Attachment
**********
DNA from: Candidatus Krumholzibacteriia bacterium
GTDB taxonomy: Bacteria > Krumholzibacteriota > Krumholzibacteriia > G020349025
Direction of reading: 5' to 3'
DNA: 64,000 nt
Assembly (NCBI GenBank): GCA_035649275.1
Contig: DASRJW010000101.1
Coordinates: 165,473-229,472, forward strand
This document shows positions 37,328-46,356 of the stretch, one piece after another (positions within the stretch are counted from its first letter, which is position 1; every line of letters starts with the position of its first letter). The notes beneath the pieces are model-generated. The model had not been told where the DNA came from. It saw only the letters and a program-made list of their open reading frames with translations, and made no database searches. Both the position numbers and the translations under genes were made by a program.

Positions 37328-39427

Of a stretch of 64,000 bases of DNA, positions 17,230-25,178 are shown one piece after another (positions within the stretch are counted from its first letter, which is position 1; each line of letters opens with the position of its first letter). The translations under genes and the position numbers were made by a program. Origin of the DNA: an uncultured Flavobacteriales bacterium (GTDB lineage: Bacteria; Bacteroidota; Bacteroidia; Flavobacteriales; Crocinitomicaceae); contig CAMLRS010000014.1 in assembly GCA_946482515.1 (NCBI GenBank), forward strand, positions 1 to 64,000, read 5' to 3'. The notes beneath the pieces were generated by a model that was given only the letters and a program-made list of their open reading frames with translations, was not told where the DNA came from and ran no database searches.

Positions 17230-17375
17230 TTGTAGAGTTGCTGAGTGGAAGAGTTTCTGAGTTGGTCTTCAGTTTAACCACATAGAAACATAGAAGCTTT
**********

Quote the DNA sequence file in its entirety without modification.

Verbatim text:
DNA from: Candidatus Krumholzibacteriia bacterium
GTDB taxonomy: Bacteria > Krumholzibacteriota > Krumholzibacteriia > G020349025
Direction of reading: 5' to 3'
DNA: 64,000 nt
Assembly (NCBI GenBank): GCA_035649275.1
Contig: DASRJW010000101.1
Coordinates: 165,473-229,472, forward strand
This document shows positions 37,328-46,356 of the stretch, one piece after another (positions within the stretch are counted from its first letter, which is position 1; every line of letters starts with the position of its first letter). The notes beneath the pieces are model-generated. The model had not been told where the DNA came from. It saw only the letters and a program-made list of their open reading frames with translations, and made no database searches. Both the position numbers and the translations under genes were made by a program.

Positions 37328-39427

Of a stretch of 64,000 bases of DNA, positions 17,230-25,178 are shown one piece after another (positions within the stretch are counted from its first letter, which is position 1; each line of letters opens with the position of its first letter). The translations under genes and the position numbers were made by a program. Origin of the DNA: an uncultured Flavobacteriales bacterium (GTDB lineage: Bacteria; Bacteroidota; Bacteroidia; Flavobacteriales; Crocinitomicaceae); contig CAMLRS010000014.1 in assembly GCA_946482515.1 (NCBI GenBank), forward strand, positions 1 to 64,000, read 5' to 3'. The notes beneath the pieces were generated by a model that was given only the letters and a program-made list of their open reading frames with translations, was not told where the DNA came from and ran no database searches.

Positions 17230-17375
17230 TTGTAGAGTTGCTGAGTGGAAGAGTTTCTGAGTTGGTCTTCAGTTTAACCACATAGAAACATAGAAGCTTT